• 35.
    Karlberg, Louise
    et al.
    KTH, Superseded Departments, Land and Water Resources Engineering.
    Annandale, John G
    University of Pretoria.
    Jansson, Per-Erik
    KTH, Superseded Departments, Land and Water Resources Engineering.
    Rockström, Johan
    Stockholm Enivironment Institute.
    Steyn, J Martin
    University of Pretoria.
    Long-term impact of different management strategies for low-cost drip-irrigation systems using saline water: modelling two hypothetical agricultural systems in South AfricaIn: Agricultural and Forest Meteorology, ISSN 0168-1923, E-ISSN 1873-2240Article in journal (Other academic)
  • 36.
    Karlberg, Louise
    et al.
    KTH, School of Architecture and the Built Environment (ABE), Land and Water Resources Engineering.
    Ben-Gal, Alon
    Gilat Research Centre, Israel.
    Jansson, Per-Erik
    KTH, School of Architecture and the Built Environment (ABE), Land and Water Resources Engineering.
    Shani, Uri
    Modelling transpiration and growth in salinity-stressed tomato under different climatic conditions2006In: Ecological Modelling, ISSN 0304-3800, E-ISSN 1872-7026, Vol. 190, no 1-2, p. 15-40Article in journal (Refereed)
    Abstract [en]

    Models aiming to simulate growth under salinity stress and varied climatic conditions must rely on accurate methods for predicting transpiration and photosynthesis. Traditionally, models have described salinity stress as a decrease in water uptake caused by a low osmotic potential in the soil; however, many physiological studies suggest that reduced plant growth observed under saline conditions could be caused by increased respiration. Explicit calculation of photosynthesis and respiration enables both approaches to be tested and compared in a simulation model. We used an integrated ecosystems model (the CoupModel) to simulate photosynthesis and transpiration over a range of salinities. The model was calibrated and tested on two sets of data (two different seasons) on saline water, drip-irrigated tomato from lysimeter trials in the Arava Valley, Israel. Yields for the spring season were significantly lower than during the first autumn season even though transpiration was higher. As a result, water use efficiency differed by a factor of two between seasons. The model was successful in capturing this large variation, which was caused primarily by high levels of radiation and vapour pressure deficits during spring. For autumn the salinity stress approach in which water uptake was reduced performed well, whereas during spring the increased respiration approach correlated better with measurements. The concept of water use efficiency was found to be a useful tool for interpreting the accumulated effects of climatic and environmental conditions on particular agricultural systems. An attempt to simulate tomatoes grown in production beds indicated that the model set-up was also able to describe conventional cropping systems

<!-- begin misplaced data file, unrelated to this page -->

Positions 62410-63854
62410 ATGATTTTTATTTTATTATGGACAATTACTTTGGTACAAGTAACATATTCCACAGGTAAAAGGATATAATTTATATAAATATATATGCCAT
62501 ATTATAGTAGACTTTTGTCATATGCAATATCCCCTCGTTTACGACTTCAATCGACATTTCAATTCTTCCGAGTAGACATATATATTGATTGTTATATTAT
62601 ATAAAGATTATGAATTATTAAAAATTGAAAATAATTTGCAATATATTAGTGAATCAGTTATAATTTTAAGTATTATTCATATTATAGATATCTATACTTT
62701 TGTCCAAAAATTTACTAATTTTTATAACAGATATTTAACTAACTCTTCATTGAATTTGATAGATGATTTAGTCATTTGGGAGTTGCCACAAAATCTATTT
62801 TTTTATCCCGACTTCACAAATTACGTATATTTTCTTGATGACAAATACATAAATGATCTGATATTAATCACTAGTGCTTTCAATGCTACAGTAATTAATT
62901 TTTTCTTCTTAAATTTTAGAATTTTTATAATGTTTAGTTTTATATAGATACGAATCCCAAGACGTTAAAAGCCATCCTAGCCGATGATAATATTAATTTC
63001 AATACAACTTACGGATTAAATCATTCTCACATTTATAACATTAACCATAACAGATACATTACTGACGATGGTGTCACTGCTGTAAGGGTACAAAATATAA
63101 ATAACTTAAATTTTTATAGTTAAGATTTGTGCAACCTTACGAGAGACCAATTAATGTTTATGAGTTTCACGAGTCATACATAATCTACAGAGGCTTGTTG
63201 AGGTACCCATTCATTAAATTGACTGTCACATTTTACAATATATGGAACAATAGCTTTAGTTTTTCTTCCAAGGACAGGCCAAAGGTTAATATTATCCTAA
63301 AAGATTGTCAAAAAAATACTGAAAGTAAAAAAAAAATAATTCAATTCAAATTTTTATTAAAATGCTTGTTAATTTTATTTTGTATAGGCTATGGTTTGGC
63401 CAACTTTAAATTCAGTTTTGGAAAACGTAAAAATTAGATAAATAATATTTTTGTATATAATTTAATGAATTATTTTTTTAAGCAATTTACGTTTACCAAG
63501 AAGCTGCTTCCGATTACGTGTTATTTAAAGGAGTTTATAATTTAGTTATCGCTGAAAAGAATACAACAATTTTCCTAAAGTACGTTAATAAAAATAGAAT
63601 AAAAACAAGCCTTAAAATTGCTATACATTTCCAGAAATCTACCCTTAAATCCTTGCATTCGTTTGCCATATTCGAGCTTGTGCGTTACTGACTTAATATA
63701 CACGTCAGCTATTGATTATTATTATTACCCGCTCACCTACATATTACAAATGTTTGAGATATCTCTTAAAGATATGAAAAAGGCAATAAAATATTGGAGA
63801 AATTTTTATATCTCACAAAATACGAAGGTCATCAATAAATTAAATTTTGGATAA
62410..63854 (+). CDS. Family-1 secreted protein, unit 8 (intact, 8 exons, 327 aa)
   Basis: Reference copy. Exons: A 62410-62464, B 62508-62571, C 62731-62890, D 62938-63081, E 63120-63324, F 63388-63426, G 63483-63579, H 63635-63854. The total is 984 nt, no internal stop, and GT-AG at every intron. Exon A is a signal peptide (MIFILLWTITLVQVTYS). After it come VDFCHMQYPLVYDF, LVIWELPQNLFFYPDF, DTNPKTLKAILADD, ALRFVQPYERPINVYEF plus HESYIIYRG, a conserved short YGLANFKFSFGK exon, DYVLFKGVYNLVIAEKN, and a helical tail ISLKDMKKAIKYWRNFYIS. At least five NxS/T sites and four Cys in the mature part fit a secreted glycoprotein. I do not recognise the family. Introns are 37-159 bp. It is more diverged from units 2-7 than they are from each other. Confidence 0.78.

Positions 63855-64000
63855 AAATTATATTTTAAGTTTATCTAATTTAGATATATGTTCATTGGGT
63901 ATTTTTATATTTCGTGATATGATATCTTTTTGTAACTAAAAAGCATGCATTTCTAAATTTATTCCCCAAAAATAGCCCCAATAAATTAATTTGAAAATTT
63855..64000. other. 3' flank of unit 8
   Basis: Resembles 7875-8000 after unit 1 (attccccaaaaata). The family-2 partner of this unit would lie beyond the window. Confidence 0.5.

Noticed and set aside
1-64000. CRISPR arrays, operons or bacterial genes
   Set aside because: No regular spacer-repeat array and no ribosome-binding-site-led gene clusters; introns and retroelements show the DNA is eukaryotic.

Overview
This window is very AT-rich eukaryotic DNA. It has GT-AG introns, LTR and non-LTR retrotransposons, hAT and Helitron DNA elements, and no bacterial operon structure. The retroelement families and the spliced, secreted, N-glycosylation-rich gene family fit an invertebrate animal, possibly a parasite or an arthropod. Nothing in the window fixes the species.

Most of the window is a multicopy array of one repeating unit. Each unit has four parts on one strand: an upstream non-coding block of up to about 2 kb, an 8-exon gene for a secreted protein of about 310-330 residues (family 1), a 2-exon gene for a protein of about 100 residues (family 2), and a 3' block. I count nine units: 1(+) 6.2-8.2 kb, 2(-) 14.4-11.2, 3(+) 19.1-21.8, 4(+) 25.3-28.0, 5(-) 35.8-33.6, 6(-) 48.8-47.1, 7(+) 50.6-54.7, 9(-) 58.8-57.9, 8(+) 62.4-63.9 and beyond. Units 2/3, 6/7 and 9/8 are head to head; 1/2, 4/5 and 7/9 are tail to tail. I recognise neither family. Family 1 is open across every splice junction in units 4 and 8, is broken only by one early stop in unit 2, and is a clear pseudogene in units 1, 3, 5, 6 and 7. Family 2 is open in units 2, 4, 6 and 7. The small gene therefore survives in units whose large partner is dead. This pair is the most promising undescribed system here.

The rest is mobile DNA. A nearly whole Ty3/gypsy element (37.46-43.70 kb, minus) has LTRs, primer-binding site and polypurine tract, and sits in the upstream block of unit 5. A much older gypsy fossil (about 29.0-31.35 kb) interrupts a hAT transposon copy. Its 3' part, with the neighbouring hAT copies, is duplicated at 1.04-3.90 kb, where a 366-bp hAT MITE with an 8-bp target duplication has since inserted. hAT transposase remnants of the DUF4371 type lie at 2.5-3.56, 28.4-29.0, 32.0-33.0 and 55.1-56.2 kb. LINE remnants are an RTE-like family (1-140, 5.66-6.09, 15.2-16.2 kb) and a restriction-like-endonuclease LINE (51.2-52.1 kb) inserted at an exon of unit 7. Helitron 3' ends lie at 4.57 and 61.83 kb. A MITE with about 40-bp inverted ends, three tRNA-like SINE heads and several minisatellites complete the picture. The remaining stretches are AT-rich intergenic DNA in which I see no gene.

• 37. Karlberg, Louise
    et al.
    Gustafsson, David
    Jansson, Per-Erik
    KTH, School of Architecture and the Built Environment (ABE), Land and Water Resources Engineering, Environmental Geochemistry and Ecotechnology.
    Modeling carbon turnover in five terrestrial ecosystems in the boreal zone using multiple criteria of acceptance2006In: Ambio, ISSN 0044-7447, E-ISSN 1654-7209, Vol. 35, no 8, p. 448-458Article in journal (Refereed)
    Abstract [en]